The Superga of Turin is an eighteenth-century basilica church which stands on a hill of the same name to the east of the city. It has long been an attraction for tourists, not least because of the exceptional panoramic view seen from the square in front of the church, looking across Turin to the Alps beyond. Indeed, prior to embarking upon his 1819 Italian tour, Turner made a watercolour of this very view based upon a drawing by James Hakewill (1778–1843), his collaborator for Hakewill’s Picturesque Views of Italy.1 Turner’s sketch here depicts the distant Superga from the banks of the River Po to the west. An alternative view can be found on folio 23 verso (D14189; Turner Bequest CLXXIV 22a). Surprisingly, however, there is no visual evidence to suggest that Turner actually visited the Superga himself.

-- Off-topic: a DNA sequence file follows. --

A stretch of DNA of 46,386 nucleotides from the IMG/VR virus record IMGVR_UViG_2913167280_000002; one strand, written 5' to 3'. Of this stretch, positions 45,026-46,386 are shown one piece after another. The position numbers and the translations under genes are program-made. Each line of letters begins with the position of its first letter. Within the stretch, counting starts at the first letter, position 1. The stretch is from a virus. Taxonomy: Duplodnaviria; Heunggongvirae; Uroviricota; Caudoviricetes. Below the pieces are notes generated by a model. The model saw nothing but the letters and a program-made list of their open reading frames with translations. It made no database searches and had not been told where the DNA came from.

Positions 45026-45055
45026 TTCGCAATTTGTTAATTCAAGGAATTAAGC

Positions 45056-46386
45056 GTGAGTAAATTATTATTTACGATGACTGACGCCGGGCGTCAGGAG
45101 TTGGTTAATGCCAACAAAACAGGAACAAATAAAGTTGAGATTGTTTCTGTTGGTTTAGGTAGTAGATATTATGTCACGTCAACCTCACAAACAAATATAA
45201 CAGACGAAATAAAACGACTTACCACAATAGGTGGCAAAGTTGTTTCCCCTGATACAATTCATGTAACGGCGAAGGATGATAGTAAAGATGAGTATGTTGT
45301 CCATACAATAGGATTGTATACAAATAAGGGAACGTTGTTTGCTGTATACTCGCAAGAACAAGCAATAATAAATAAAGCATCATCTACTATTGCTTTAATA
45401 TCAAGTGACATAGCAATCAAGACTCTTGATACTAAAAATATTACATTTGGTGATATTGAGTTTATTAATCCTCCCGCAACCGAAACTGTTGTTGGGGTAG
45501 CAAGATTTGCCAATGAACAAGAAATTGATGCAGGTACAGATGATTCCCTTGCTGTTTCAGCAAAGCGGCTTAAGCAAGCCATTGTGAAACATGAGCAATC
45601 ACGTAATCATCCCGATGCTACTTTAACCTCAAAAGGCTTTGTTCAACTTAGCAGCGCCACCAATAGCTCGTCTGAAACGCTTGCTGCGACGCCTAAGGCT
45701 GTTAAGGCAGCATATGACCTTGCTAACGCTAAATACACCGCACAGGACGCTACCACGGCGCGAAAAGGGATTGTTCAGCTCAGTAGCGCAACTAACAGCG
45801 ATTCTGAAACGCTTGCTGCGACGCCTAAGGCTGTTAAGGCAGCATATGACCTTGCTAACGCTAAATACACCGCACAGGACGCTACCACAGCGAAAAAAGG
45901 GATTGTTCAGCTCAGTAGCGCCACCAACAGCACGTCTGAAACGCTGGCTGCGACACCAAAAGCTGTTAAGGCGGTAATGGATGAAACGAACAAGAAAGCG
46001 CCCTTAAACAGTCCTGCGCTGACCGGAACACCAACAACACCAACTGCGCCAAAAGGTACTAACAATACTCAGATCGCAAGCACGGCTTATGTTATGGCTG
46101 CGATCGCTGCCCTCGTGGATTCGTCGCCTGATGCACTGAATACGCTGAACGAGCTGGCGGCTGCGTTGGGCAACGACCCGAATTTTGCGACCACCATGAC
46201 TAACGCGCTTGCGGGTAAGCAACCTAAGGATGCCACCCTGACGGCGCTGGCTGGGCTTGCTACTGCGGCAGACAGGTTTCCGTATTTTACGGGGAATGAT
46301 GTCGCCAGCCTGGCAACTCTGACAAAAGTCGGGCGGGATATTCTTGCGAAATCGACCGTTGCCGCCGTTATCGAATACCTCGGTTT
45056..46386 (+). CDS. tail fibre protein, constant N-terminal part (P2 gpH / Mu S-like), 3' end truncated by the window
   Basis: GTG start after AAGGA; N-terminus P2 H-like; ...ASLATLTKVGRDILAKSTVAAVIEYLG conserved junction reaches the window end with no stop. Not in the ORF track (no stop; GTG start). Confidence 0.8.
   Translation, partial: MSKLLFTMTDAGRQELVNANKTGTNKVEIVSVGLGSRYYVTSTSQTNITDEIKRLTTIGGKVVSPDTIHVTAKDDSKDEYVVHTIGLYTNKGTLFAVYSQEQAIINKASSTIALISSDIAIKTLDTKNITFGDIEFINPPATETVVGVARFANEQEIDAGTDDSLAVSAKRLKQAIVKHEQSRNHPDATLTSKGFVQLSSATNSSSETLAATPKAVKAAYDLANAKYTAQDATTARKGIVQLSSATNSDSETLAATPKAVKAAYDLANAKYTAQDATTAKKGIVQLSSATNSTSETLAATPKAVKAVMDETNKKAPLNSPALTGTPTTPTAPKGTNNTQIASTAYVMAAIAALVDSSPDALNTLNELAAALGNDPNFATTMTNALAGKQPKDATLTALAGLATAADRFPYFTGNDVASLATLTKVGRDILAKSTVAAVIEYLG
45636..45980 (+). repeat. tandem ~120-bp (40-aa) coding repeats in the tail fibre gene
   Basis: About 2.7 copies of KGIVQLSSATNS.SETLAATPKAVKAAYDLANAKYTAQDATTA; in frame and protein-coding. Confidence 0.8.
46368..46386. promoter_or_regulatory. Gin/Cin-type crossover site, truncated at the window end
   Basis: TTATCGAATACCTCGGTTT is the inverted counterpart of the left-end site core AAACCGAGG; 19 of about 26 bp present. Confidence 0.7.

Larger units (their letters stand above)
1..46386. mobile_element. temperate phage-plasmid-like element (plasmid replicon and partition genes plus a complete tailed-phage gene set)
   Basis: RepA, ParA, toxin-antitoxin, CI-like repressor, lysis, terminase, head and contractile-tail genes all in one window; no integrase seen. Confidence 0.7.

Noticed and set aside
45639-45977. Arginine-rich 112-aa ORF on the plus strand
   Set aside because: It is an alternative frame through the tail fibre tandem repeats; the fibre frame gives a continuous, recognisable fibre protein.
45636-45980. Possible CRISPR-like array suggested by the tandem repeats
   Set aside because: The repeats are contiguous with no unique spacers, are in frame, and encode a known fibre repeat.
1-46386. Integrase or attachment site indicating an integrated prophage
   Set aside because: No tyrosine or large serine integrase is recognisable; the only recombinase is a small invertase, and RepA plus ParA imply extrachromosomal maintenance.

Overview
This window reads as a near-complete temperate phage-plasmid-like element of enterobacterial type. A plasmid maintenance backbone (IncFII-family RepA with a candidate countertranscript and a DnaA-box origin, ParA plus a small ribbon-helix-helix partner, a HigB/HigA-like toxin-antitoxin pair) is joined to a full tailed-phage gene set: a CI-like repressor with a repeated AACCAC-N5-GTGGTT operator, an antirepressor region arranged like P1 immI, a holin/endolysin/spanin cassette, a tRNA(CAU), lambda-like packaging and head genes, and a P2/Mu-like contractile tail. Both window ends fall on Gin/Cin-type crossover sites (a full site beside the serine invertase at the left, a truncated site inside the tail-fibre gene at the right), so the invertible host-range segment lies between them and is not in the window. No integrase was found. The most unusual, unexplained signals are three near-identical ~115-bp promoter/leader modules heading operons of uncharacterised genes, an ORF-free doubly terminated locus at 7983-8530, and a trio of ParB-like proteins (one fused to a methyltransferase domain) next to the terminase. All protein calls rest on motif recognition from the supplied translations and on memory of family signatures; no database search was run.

Turin from the Portico of the Superga Church, 1818, watercolour on paper (private collection). See Andrew Wilton, The Life and Work of J.M.W. Turner, Fribourg 1979, no.717. See also Tony Cubberley and Luke Herrmann, Twilight of the Grand Tour: A Catalogue of the drawings by James Hakewill in the British School at Rome Library, Rome 1992, no.2.17, p.133.
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